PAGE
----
The Pesticides Management Code
Protecting the environment and health in municipal environment
Updated: April 2019
Pesticides may be used as part of your municipal activities or in your jurisdiction. They are routinely used in several sectors of activity and areas such as homes, to maintain green spaces, pest management, agriculture, forestry, road, railway and power corridors and industry. These products control most nuisance or undesirable pests including plants, insects and mites, plant illnesses, rodents and other vertebrates.
Using pesticides may represent a health risk and contaminate water, air and soil. The underground and surface water sampling program undertaken implemented by the Ministère in certain areas characterised by intensive cultivation regularly reveal the presence of pesticides in the wells and rivers sampled. Also, a study carried out in Québec reveals the presence of pesticides used to treat lawns, parks and golf courses in the effluent of wastewater treatment plants.
This legislation applies to the storage, preparation and application of pesticides in all sectors of activity. Permit and certificate holders targeted by the Regulation respecting permits and certificates for the sale and use of pesticides must comply with the provisions of the Code.
Pesticide categories are based on the Regulation respecting permits and certificates for the sale and use of pesticides, and differ from the Federal categories listed on the product label.
Note: The Code sections to which the regulation refers is provided as further reference, if required.
The provisions below apply to any person required to hold a permit (enterprise or organization) or certificate (individual), for all sectors of activity.
Every pesticide must be stored in premises where the ambient conditions, in particular temperature, humidity and precipitation, are not likely to alter the pesticide, its container or label. It must also be stored in such manner that its content is not released into the environment (s. 5). In addition, a sign (French, PDF, 77 KB) indicating a list of certain services (e.g. the Centre Anti-Poison du Québec) and their telephone numbers must be posted in a conspicuous place near the storage area (s. 21). Adequate equipment and material must be available to stop a leak or the release of pesticides (s. 20).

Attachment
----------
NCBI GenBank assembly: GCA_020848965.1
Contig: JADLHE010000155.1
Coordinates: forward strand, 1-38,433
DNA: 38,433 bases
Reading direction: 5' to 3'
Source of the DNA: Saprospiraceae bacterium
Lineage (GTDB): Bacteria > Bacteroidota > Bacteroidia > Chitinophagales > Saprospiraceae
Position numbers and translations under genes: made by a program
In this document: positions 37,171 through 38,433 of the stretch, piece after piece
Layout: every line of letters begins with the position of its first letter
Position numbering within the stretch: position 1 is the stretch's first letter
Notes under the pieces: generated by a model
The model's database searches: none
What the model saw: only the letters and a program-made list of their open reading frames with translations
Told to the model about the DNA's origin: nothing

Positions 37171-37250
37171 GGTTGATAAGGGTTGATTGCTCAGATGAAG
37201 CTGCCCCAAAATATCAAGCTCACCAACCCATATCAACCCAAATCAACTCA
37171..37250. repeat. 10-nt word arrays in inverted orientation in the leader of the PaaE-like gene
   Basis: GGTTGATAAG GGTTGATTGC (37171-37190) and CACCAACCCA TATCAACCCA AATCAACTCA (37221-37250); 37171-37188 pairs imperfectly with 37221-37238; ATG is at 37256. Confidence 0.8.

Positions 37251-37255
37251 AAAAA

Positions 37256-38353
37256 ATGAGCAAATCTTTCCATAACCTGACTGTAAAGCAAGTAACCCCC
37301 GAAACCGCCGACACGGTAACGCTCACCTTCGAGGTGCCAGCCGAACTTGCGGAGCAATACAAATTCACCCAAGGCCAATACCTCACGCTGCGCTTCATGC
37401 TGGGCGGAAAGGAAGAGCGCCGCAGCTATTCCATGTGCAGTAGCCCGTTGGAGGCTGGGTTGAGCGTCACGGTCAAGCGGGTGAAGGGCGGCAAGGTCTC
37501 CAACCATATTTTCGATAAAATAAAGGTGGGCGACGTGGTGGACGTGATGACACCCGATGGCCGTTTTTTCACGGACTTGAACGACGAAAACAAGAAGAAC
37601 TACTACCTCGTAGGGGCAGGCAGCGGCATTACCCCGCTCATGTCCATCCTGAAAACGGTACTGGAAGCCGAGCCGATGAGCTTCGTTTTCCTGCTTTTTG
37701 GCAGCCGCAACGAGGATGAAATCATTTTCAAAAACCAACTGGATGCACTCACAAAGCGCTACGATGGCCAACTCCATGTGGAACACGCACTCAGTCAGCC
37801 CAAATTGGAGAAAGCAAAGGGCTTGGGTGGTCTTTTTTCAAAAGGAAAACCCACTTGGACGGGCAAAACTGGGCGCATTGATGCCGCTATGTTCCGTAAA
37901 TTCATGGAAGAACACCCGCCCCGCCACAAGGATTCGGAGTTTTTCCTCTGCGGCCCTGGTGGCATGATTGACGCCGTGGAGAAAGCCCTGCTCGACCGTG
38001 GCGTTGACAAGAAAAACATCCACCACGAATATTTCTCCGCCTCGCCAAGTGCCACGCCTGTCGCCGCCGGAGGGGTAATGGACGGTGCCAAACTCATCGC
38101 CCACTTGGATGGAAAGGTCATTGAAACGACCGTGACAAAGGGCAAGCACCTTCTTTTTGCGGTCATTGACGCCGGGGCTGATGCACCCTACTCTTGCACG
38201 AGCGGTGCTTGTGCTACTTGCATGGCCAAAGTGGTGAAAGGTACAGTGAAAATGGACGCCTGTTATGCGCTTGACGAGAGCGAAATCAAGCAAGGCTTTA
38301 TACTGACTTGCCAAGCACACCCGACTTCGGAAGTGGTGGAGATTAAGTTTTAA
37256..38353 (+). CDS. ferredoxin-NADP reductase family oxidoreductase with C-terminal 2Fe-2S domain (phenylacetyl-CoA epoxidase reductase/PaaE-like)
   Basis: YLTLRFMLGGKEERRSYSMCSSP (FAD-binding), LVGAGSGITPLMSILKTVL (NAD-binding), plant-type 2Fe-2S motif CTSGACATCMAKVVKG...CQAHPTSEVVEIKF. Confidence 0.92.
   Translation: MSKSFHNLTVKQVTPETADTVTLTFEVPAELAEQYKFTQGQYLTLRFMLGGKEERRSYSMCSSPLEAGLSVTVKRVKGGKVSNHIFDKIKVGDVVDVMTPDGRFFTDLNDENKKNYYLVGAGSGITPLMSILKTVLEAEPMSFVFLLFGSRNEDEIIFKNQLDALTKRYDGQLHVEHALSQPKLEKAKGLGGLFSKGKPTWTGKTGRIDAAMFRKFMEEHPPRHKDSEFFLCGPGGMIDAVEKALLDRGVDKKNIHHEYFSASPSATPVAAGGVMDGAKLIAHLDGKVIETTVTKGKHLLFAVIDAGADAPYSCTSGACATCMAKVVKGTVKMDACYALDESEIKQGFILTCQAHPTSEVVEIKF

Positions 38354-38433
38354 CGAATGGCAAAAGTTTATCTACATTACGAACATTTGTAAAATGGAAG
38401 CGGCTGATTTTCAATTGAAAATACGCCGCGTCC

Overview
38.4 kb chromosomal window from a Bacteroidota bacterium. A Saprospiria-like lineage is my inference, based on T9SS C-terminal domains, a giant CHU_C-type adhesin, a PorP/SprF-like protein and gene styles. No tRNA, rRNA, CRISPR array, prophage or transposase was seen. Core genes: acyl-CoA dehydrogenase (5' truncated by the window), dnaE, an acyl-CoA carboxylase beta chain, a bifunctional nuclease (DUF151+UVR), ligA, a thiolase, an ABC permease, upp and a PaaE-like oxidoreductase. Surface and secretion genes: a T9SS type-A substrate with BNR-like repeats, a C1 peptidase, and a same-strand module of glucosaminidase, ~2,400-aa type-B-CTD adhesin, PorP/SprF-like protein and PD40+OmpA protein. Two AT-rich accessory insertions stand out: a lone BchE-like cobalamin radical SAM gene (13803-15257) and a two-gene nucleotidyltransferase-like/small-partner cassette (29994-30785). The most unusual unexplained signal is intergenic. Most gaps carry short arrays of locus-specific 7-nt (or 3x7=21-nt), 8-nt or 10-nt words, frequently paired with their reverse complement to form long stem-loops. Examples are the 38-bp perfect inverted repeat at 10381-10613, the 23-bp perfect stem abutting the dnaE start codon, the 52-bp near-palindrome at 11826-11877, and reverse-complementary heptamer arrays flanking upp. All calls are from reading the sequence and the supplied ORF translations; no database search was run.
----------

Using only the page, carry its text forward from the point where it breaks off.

The premises must have containment works (s. 18). Containment works means a floor, a platform or a watertight basin, built to contain and allow for the complete recovery of any pesticide leak or spillage (s. 1).
It is also prohibited to store Class 1, Class 2 or Class 3 pesticides within a flood area. Certain conditions, however, apply to existing storage sites, located within a flood area (s. 16, 17 and 22).
A municipality or metropolitan community is prohibited from applying certain pesticides containing an active ingredient listed in Schedule I of the Pesticides Management Code on lawns that it owns (s. 31). This restriction does not apply to unused parts of street rights-of-way, land that is fenced in or equipped with a watering system used only for sports purposes by persons older than 14 years of age.
These pesticides are prohibited from use on private property and commercial land (s. 68).The application of a pesticide impregnated or mixed with fertilizer is prohibited, unless these products are kept in separate containers (s. 67).
A person who applies pesticides must take all measures to avoid contaminating a surface or object that must not be treated. The person must also ensure that no pet is exposed to the pesticide; that all openings through which there may be pesticide infiltration be closed (s. 70).